In the past month, there has been a great deal of attention on gender quotas. In this year’s World Economic Forum, a prominent panel including Christine Lagarde, head of the International Monetary Fund, had expressed concern in regarding the dearth of women in managerial positions. The panel stated that there are many women competing for these positions but gender based obstacles continue to determine the composition of top level positions. By showing some examples in which gender quotas encouraged a level playing field, the panel concluded that these quotas are required to provide equal opportunities for women.
Required gender quotas have come in the form of government intervention. In Germany, new legislation will require German listed companies to allocate 30% of seats in supervisory boards to women starting in 2016. Sweden is also pondering forcing corporate boards to bring about greater gender equality in light of recent findings revealing that voluntary equality programs have failed. With the momentum gaining in Europe, American businesses have now come under scrutiny by advocacy groups for failing to attract more women in leadership positions. Efforts to push for gender quotas are indeed laudable, but it is important to understand why such government interference has become a necessity.
As a country praised for its post-World War II economic recovery (Wirtschaftswunder), the German government perceives the lack of women in managerial positions as an economic concern for the near future. Of 191 executive positions in 30 of the country’s largest companies, only 12 are filled by women. Furthermore women only comprise 19.1% of the entire private sector’s managerial positions. Given these statistics, the government recognizes that if more women join the workforce, the size of the country’s workforce will grow significantly, resulting in a strengthened economy. However, Germany has the continent’s oldest population and second lowest birth-rate, meaning that its workforce is rapidly shrinking. Given these conditions, the country needs more women in the workforce in order to strengthen it, but the lack of women in management makes it less attractive for women to join the workforce. Consequently, implementing gender quotas is more than a social issue for the Germans.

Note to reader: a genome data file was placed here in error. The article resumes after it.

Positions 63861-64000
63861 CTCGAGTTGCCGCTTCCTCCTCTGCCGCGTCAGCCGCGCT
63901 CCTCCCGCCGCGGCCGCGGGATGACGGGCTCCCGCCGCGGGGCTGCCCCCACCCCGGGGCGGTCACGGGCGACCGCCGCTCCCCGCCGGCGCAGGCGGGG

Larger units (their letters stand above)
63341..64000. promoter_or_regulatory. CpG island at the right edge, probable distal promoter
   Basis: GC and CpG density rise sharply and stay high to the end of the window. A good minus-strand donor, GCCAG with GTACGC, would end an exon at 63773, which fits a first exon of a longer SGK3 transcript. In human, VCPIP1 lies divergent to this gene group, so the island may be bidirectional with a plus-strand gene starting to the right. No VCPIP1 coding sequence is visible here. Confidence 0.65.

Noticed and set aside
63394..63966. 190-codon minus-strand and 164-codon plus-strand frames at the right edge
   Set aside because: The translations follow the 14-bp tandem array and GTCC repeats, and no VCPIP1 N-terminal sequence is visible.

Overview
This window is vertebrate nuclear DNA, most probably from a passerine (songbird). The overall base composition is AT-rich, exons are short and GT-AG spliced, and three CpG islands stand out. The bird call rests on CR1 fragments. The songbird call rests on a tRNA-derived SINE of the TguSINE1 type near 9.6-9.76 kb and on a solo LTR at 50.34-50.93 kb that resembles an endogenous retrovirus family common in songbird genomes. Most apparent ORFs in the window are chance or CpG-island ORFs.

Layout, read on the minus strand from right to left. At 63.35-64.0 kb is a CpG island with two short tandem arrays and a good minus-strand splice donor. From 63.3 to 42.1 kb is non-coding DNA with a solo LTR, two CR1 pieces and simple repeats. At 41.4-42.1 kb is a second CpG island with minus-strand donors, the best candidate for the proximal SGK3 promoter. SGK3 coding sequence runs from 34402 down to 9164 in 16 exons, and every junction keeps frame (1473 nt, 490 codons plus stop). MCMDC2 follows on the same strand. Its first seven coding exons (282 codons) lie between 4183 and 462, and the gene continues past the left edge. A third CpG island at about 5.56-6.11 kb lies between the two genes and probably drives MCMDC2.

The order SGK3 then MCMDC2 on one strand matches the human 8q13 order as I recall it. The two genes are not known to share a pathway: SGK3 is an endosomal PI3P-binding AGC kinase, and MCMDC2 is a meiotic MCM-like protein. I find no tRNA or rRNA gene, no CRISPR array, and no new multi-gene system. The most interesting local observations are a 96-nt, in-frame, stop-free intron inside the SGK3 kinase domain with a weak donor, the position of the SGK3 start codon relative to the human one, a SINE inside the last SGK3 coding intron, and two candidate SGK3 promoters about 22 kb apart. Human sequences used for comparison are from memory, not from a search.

In contrast to Germany, Sweden is internationally recognized as a country with the lowest levels of sex-based biases. Yet with regard to the number of women in managerial positions, Sweden does not stand up to its reputation. According to a United Nations report, only 22% of the managerial positions of the country’s top 20 companies are assigned to women. Advocates for gender quotas in Sweden have pointed to a study which shows that diversity in a company’s executive board is positively correlated with higher profits. The study indicates that women bring in different a set of skills and experiences than men and tend to use holistic methods to solve problems.
[quote align=”center” color=”#999999″]there is no sense in ignoring a large talent-pool of applicants who can contribute with their vast array of skills, experiences and education.[/quote]
Both the cases above show that a social cause can be driven by pragmatic reasoning. There is no sense in ignoring a large talent-pool of applicants who can contribute with their vast array of skills, experiences and education. Current thinking has only been counter-intuitive, a mentality which will only perpetuate inequality, and limit a country’s economic potential. Yet critics have argued that mandatory gender quotas are not the solution. They point out that institutionalized quotas will have a detrimental effect on hiring policies as it would encourage “forced” preferential treatment; that is, enforced quotas will in some cases require employers to hire a female candidate who is (or is perceived to be) not as qualified as her male competitor. They instead see voluntary gender quotas as a better option, in which corporations follow their own recommendations, but do not necessarily abide by their rules.
Though critics are right to point out that meritocracy should be preferred, voluntary quotas are not a viable alternative. The example of Swedish corporations has shown that there is no incentive in attracting women to managerial positions while company hiring policies are based on flexible quotas. But critics also point out that that imposing quotas will not be effective; rather the root causes of inequalities must be addressed, that is, why do corporations choose men over women when society perceives both sexes as equal?
These critics have made cogent points. Governments either in the process of implementing gender quotas or pondering doing so must understand whether these policies will achieve the ultimate goal: fostering true equality between men and women in all sectors of society. On the other hand the disparity between the number of men and women in corporate boards is shocking. Very little has been done to create a more conducive environment for women and with economies demanding a larger work force, change needs to be precipitated. Keeping this in mind, mandatory gender quotas might not be the best method to bring change, but for now it is the most promising method.